Let’s face it – technology in agriculture is growing and changing too quickly for any one person to keep up with it all. I work with a talented group of about 40 professionals who are deep into technology – all things mobile, web, IoT, and (insert other trendy buzzwords here…) Even so it’s hard for me to keep up with it all.
My point in sending this is to help you keep up with it all. No agenda, no sales pitch, no bull. -Peter Schott, Partner
A Breath of Fresh Air
Reach for the sky…
The main objective of the project is to bring this green revolution to the poorest people. Giving training, fertilizer, and seeds to the small farmers can give them an opportunity to produce as much produce per acre as huge modern farms. When farmers improve their harvests, they pull themselves out of poverty. They also start producing surplus food for their neighbors. When farmers prosper, they eradicate poverty and hunger in their communities.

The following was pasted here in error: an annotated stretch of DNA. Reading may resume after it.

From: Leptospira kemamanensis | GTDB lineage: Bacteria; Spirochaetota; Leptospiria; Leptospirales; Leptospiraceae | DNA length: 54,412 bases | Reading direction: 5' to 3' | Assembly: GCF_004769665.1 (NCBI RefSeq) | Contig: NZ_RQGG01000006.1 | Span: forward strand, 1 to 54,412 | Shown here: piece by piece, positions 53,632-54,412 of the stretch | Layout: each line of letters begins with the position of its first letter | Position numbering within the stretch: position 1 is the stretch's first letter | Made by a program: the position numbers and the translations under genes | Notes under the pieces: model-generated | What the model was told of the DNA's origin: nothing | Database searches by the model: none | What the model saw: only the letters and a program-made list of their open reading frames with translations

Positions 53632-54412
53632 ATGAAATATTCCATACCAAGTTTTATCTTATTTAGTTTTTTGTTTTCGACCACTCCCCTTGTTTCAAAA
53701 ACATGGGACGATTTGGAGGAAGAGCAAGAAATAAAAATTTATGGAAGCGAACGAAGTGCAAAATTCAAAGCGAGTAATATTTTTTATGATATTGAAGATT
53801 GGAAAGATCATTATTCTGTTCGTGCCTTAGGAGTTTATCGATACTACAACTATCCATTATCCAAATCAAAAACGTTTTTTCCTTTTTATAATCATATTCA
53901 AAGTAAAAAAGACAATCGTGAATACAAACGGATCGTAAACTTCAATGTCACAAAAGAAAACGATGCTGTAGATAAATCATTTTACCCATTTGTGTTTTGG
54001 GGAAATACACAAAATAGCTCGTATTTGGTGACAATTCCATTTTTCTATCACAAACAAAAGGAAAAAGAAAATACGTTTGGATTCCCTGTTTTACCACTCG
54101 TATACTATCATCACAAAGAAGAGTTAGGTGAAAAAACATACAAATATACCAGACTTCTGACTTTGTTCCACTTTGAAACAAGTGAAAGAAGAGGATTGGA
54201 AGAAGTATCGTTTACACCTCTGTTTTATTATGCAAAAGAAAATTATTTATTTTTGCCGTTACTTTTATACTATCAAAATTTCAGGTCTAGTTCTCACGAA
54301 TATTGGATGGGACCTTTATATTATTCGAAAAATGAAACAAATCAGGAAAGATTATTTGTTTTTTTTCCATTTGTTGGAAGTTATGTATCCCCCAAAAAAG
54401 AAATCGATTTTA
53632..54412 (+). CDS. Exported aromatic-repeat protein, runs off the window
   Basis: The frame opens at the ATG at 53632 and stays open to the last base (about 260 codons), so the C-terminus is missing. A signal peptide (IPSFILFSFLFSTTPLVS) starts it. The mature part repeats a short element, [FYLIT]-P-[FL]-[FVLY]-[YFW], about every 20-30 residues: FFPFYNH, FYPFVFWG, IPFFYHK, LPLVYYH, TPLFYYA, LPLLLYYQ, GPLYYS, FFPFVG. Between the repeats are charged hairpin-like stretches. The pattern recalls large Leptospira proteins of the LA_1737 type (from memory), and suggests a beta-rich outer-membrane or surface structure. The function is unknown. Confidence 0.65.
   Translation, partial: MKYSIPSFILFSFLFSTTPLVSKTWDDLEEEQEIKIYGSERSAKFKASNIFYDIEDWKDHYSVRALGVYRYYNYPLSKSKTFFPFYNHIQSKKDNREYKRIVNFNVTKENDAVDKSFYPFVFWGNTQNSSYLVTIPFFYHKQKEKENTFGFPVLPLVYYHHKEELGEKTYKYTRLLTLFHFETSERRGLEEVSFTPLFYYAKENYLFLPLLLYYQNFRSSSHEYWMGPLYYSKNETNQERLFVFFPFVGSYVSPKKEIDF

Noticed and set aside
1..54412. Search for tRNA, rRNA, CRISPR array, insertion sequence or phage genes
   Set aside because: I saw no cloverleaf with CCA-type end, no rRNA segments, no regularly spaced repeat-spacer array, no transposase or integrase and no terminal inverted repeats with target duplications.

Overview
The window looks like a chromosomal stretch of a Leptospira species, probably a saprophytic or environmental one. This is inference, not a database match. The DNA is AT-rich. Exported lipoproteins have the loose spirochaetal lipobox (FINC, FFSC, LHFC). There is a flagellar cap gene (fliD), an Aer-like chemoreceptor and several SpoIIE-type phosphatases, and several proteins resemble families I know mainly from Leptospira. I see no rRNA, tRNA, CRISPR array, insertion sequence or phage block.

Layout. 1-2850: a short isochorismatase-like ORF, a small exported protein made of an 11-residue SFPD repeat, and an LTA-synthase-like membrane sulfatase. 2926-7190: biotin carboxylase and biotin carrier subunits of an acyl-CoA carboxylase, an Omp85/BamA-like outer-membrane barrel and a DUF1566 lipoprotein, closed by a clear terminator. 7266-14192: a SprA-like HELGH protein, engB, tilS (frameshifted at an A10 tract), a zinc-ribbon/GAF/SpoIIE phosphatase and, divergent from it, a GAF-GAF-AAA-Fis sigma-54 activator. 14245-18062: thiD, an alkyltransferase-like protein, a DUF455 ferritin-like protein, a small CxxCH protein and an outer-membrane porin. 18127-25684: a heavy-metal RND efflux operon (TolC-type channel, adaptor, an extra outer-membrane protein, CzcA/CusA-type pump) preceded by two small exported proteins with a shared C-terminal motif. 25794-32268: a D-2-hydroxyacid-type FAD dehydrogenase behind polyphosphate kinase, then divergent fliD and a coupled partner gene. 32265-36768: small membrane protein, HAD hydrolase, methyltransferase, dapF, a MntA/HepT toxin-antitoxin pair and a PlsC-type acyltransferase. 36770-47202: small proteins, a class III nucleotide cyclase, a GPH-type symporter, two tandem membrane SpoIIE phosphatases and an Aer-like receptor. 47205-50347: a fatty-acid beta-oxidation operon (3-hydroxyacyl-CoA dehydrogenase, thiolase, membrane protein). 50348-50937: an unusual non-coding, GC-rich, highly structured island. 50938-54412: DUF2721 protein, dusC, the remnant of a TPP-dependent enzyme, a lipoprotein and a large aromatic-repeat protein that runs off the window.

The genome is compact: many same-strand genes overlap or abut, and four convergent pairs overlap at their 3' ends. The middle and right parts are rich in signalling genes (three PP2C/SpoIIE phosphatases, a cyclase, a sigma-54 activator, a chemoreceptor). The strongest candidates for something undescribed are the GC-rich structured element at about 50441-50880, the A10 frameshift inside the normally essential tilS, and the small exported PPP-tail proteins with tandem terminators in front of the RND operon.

…and watch pigs swim
“We used to say that what we were growing was neither fish nor food. We were running the equivalent of Iowa pig farms at sea.” Vertical farming meets the salty sea. This is by far the most interesting application of vertical farming I’ve seen.
Waste not, want not
Food waste is a serious problem but creates opportunities for big businesses. By converting food waste into commercial products, ag companies are able to create real meaning to sustainability and turn a good profit. Time will tell if these companies can hold their own. In the meantime, grease and kitty litter are the new faces of sustainability.
AgFunder’s News: Online is the new water cooler
Follow the money… One of my favorite sites to keep up with Ag Technology is AgFunder and AgFunderNews. Dr. Arne P. Duss and Jonah Kolb put together a well-thought out paper looking at the overall landscape that is ag technology:
The future of farming is an exciting and profitable place to be, and we do well to remember that it is formed not by just the recent flurry of capital and innovation, but by thousands of years of agricultural progress.
As money continues to flow into ag technology, it will be critical for businesses to listen to growers. The two largest industries in California are agriculture and technology, yet a divide between the two persists. Let this quote from the article sink in. It rings true for the water problem in California, but also to the divide between technology providers and growers: